There are basically three types of crystals, acrylic crystals which are used on some Fossil, Swatch, CWC and MWC watches, you tend to see them on retro or older models made up to the 1980s but some models still use acrylic for historical accuracy, examples are the CWC W10 and MWC A-11 and GG-W-113
You tend to find mineral crystal is the common in mid range watches and sapphire crystals are used in more expensive watches we will examine how to remove scratches for these below.
All crystals will wear over time but with the watches which we see at our service centre that come in for crystal replacement 95%+ of the watches have acrylic or mineral crystals, we have only seen two sapphire crystals shattered over the last 12 months so it can be worth the additional cost, of course lots of mineral crystals survive for many years but if you do break one a sapphire replacement is sometimes possible.
REMOVING SCRATCHES FROM ACRYLIC CRYSTAL:
This one's easy toothpaste will often work or there is polyWatch see https://www.polywatch.de/en/plastic-polish/
The repair process is very simple.
- Cover up the bezel if its a divers watch or if the scratch is in the centre you probably need not bother.
- Rub the polyWatch or toothpaste in a circular motion with a cloth. Another option is use an old electric toothbrush head.
- You might need to repeat this but the improvement with be quickly apparent.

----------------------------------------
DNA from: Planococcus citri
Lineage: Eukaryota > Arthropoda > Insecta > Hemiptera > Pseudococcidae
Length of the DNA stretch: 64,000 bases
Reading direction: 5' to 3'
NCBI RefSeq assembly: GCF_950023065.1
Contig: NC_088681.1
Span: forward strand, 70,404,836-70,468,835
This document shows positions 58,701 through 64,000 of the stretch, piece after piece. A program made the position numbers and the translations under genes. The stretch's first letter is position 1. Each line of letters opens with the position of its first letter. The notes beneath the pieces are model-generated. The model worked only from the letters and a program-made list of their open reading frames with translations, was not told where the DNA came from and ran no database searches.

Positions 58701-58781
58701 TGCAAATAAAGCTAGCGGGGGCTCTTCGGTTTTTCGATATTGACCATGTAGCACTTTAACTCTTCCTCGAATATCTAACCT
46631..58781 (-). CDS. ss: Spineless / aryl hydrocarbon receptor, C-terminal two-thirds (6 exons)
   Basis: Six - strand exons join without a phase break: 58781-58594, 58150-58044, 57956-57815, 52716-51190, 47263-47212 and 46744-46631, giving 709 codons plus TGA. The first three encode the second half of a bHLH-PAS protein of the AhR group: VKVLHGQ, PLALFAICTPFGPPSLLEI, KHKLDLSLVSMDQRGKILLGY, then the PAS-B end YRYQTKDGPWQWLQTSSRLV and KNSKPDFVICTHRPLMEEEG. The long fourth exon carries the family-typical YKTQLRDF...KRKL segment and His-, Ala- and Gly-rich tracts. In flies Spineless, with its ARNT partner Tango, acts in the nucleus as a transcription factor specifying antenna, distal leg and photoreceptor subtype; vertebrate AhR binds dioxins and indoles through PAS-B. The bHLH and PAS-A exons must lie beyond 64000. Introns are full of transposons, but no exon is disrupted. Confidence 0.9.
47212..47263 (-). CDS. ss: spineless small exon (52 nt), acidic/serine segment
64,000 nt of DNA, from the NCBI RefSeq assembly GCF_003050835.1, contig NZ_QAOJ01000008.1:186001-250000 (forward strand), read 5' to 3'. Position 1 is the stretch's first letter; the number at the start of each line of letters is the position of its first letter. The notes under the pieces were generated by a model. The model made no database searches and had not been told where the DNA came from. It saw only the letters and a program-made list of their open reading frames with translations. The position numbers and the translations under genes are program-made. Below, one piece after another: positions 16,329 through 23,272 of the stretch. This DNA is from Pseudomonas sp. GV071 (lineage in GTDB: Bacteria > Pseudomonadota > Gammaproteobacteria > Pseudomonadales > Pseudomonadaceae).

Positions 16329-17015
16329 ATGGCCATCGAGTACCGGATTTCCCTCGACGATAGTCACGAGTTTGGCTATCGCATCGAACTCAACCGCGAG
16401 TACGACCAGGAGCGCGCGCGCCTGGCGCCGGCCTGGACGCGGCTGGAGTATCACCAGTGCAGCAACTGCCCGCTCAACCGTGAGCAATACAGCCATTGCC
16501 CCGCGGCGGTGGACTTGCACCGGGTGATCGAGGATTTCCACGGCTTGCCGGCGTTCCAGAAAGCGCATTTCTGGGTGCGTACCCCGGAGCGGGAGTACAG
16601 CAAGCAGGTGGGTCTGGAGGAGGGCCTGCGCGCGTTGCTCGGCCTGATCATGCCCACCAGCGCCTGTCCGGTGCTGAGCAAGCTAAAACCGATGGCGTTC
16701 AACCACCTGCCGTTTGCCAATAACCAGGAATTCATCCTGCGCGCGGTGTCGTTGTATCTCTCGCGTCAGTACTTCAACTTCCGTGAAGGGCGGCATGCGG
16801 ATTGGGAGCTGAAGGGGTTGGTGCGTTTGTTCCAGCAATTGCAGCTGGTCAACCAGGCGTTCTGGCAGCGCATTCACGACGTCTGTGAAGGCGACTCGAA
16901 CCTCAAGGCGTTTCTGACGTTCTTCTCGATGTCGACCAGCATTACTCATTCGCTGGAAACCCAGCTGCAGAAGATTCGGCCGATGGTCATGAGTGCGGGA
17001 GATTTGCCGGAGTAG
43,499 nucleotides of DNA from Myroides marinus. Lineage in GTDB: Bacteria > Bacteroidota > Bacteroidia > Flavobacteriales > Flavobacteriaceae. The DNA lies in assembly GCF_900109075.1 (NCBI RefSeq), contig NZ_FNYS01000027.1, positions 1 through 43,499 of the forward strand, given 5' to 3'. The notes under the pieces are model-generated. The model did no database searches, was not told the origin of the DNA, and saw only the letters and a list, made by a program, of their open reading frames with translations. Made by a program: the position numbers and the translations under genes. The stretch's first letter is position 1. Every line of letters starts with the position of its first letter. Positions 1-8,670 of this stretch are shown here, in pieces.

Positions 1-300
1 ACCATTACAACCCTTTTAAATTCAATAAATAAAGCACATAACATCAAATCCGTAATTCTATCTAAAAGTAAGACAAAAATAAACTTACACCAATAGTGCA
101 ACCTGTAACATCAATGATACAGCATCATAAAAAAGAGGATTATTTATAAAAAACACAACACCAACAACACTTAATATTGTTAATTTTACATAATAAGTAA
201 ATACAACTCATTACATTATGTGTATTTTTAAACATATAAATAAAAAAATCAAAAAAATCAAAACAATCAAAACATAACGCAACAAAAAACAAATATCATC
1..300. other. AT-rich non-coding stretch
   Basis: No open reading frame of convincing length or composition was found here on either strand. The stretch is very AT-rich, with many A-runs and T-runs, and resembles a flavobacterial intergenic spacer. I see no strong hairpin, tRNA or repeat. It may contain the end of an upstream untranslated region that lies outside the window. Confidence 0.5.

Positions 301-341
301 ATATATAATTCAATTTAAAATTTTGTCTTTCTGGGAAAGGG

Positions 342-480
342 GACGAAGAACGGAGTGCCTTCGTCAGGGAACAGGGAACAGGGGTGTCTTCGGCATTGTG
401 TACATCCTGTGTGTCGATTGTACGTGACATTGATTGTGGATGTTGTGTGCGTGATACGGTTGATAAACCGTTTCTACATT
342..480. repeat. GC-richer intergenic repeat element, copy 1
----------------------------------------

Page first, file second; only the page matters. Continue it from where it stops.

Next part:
THE WATCH BELOW IS A 1970s HAMILTON WITH THE SORT OF SEVERE SCRATCHING TO THE ACRYLIC CRYSTAL WE OFTEN SEE
Mineral crystals can be difficult to deal with and replacement can be an easier solution because the cost averages only £20/£25 or $27/$33 but polyWatch for mineral crystals is an option see https://www.polywatch.de/en/glass-polish/ if the scratches are not too bad this often works well.
Sapphire crystals are incredibly hard at 9 out of 10 on the Mohs mineral hardness scale, they are hard to scratch and diamonds are the only thing that scratches them easily. They are costly compared to mineral crystals but a lot of higher end manufacturers are moving towards these because it reduces the burden on their service centre to replace crystals. Although shattered crystals are not covered by warranty they tend to amount to around 50%-60% of service work and are very time consuming.
If you scratch a sapphire crystal there is a solution which often works see https://moldpolishing.engis.com/polishing-sapphire-crystal-case-study.html
We spoke to our watchmaker here at TSC who said he recommends 0.25 micron and 3 micron diamond polishing compound, we saw a set of 1, 3 and 6 micron pastes on Amazon for £20 its quite an arduous job on sapphire but if you have a suitable power tool and a small buff that will take most of the work out of it alternatively use an old electric toothbrush head.